Ceew Position

When short handed the first position to leave empty is a Mast Man, than Mainsail Trimmer


Racing Boat Maneuvers

There are 5 basic boat maneuvers while racing;
(Click on a maneuver to see its detail's description)


it is important that each crew member knows the locations and how to operate all of the following:

  • Halyards
  • Spinnaker topping lift and downhaul
  • Main sheet
  • Winches
  • Lifejackets
  • Rgging knife
  • Bolt cutters and toolbox
  • First aid kit
  • Flares
  • Radio, Loran, GPS
  • Battery
  • Eectrical panel
  • Anchor(s) and rode
  • Fire extinguishers
  • Engine and know where is a key




Spinnaker Hoist

When you are close to the mark the spinnaker bag is attached to the lifelines on the port side of the boat near the bow (for starboard set, the opposite side of the pole). The 2 clews are attached to the snap shackle ends of the spinnaker sheets. The halyard is taken from the mast and attached to the head of the spinnaker. The halyard must be checked to make sure the halyard is not twisted around the headstay, else the spinnaker won't come down. The lazy jib sheet is then removed from the winch so that the pole can be raised. Working together, the foredecker and pit person raise the spinnaker pole with the topping lift on and the downhaul off. The downhaul is then put on with a few inches of slack. The unused jib winch is then prepared with the guy (two turns around the winch and insert a winch handle). The spinnaker sheet is then prepared on the jib halyard winch. When the skipper calls for "Pre-feed the Guy", the pit person pulls the end of the spinnaker clew to the end of the spinnaker pole by pulling on the guy while the foredecker opens the bag. When the skipper calls "Hoist", the mast man pulls the spinnaker halyard as fast as he can. In the mean time, the jib trimmer has cleated off the jib sheet and starts to trim the spinnaker sheet. The mainsail trimmer eases the main sheet, traveler and backstay. The pit person releases the jib halyard while the foredecker pulls down the sail and secures it to the deck. The mast man eases the outhaul and cunningham while the pit person eases the main halyard. The hoist is complete when the foredecker and mast man move to the middle and the back of the boat when they are done with their duties. At this point either the foredecker or mast man will relieve the pit person from trimming the guy.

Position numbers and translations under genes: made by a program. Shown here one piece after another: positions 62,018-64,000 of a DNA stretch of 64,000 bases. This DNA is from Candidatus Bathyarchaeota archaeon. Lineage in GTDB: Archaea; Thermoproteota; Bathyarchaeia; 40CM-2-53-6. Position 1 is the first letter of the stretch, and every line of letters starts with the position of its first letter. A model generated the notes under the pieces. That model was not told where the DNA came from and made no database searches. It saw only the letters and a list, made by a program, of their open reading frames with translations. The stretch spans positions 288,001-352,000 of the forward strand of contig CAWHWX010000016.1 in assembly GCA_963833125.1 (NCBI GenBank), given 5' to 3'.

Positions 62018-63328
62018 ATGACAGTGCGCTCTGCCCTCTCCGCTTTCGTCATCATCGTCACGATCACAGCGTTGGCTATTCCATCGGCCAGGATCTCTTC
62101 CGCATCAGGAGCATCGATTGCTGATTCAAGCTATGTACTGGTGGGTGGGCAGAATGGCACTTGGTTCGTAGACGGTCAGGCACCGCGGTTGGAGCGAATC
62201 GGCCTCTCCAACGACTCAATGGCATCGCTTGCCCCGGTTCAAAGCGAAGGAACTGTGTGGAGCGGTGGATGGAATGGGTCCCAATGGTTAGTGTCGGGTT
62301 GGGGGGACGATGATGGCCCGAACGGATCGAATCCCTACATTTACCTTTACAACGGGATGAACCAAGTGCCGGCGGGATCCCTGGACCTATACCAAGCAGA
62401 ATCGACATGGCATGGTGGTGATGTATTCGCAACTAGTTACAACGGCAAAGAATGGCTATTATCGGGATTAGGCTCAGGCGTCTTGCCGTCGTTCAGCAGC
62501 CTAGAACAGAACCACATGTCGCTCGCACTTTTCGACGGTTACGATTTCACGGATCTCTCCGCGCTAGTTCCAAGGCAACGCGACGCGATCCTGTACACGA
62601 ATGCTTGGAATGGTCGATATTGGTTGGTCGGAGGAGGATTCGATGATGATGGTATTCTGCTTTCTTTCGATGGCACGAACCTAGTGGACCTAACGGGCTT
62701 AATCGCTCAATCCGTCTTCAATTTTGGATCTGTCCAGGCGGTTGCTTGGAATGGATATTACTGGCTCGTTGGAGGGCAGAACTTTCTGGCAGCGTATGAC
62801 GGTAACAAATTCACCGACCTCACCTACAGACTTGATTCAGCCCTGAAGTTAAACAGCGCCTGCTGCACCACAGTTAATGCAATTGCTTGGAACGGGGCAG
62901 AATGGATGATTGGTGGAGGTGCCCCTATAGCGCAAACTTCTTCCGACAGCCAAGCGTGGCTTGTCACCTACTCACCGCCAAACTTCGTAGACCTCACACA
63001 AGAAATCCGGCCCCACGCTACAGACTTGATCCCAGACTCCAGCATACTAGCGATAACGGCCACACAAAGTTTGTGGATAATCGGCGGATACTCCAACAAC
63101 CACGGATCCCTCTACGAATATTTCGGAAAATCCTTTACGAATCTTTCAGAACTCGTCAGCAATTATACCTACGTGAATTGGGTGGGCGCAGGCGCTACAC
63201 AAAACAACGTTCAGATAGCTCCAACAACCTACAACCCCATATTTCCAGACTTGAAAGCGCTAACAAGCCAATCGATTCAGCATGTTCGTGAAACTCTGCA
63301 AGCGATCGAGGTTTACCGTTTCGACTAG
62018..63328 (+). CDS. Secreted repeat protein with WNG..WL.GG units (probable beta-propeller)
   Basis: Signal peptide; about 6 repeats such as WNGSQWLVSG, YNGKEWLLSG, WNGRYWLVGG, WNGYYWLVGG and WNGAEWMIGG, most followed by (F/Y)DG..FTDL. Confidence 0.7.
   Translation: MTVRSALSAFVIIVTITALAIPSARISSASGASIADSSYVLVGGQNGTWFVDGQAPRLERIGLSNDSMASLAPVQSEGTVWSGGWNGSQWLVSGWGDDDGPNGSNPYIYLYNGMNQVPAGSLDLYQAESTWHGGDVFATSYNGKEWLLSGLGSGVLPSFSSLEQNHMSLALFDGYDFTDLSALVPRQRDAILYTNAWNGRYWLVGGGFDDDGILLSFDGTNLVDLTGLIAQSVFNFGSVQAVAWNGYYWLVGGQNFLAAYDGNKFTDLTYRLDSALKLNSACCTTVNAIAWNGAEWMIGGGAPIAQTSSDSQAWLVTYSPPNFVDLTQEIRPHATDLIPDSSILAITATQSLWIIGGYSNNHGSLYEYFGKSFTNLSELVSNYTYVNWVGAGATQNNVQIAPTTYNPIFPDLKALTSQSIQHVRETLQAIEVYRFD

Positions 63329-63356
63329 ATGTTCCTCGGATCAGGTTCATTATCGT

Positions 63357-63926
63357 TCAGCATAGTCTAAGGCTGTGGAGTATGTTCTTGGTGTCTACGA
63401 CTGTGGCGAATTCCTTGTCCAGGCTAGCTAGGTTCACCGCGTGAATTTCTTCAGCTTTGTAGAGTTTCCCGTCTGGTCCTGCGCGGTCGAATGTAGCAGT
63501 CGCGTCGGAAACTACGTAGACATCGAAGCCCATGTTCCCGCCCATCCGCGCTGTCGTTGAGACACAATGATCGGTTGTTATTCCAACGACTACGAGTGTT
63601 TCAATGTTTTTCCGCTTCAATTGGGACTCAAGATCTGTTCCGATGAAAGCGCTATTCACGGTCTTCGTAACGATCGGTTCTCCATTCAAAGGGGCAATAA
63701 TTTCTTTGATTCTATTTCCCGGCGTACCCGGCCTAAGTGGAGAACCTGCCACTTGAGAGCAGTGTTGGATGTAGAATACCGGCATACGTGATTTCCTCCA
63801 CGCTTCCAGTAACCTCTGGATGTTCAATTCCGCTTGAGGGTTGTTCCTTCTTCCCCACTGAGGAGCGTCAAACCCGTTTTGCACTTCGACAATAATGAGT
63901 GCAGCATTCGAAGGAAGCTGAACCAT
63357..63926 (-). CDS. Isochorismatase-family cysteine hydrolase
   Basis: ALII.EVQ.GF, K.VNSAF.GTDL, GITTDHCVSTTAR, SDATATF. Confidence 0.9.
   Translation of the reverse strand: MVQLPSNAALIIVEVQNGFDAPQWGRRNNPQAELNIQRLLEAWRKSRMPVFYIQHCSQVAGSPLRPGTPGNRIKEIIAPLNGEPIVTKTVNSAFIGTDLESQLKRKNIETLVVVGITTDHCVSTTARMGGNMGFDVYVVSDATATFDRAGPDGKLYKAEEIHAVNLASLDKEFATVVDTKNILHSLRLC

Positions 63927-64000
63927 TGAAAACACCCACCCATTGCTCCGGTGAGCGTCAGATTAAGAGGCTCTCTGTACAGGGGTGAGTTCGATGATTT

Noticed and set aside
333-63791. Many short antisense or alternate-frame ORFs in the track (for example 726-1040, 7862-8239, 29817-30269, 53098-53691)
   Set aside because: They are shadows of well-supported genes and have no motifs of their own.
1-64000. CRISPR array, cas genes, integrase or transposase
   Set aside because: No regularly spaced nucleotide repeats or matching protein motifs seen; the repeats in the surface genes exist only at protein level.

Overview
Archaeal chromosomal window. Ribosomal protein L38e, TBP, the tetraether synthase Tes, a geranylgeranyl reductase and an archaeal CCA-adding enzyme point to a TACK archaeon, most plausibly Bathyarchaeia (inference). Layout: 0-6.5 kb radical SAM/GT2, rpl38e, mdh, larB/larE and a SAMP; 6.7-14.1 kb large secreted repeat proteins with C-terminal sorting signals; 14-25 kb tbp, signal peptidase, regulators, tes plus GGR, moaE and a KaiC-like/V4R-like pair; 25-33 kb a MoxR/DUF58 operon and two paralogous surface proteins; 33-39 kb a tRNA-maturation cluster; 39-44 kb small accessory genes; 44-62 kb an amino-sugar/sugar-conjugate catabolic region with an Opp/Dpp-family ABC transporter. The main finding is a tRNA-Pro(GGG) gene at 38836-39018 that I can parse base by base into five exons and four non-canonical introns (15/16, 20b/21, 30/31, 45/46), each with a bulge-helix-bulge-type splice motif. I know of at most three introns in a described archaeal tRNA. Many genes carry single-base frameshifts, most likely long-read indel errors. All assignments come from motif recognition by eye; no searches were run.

While sailing is one of the safest sports around, nobody should underestimate the force of a sailboat and her rig in moderate to strong winds. Keep the following in mind:

  • Always snub a line under load around a winch or cleat.
  • Stay away from all moving objects-booms, poles, jib clews, traveller cars, winch handles
  • Don't step in the V formed by a line running to and from a turning block.
  • Don't sit where a line or block may hit you if something breaks.
  • Don't try to do 2-man jobs by yourself.
  • Keep all lines coiled and neat.
  • Don't assume that a shipmate is performing his end of a job until you actually see him do it.
  • When trimming a halyard, sheet or any other line, always look at the object it is connected to.

Clothes/Foul Weather Gear/Sail Gloves

It is important that crew have warm clothes and shoes for cold water racing. On cold, wet days bring a spare set of dry clothes and shoes to change into after the race. Foul weather gear is also important.

Race Committee Boat Duty

Each boat will take its turn as race committee boat. The race commitee boat is the boat that starts and finishes races. It takes 4 people to do a good race committee boat job. Please volunteer to help with Committe Boat duty as the skipper can not do this job alone. Details for performing CB duty is found here.

Make Sure You Have Fun

Racing is an intense sport. Sometimes yelling occurs-don't take it personally. We really are out there to have fun (and win)! We try to socialize too! After the race we usualy go to a local pub or sit onboard and analyze the race.

Confused by Sail Language

If you have never sailed, this document has probably been very confusing. Don't worry you'll learn it. To get started on "sailing as a second language" see the attached glossary of important sailing terms.

Want More Sailing Info?

Go to the library! There are lots of books, magazines and videos on sailing. Or surf the web and see what you can find.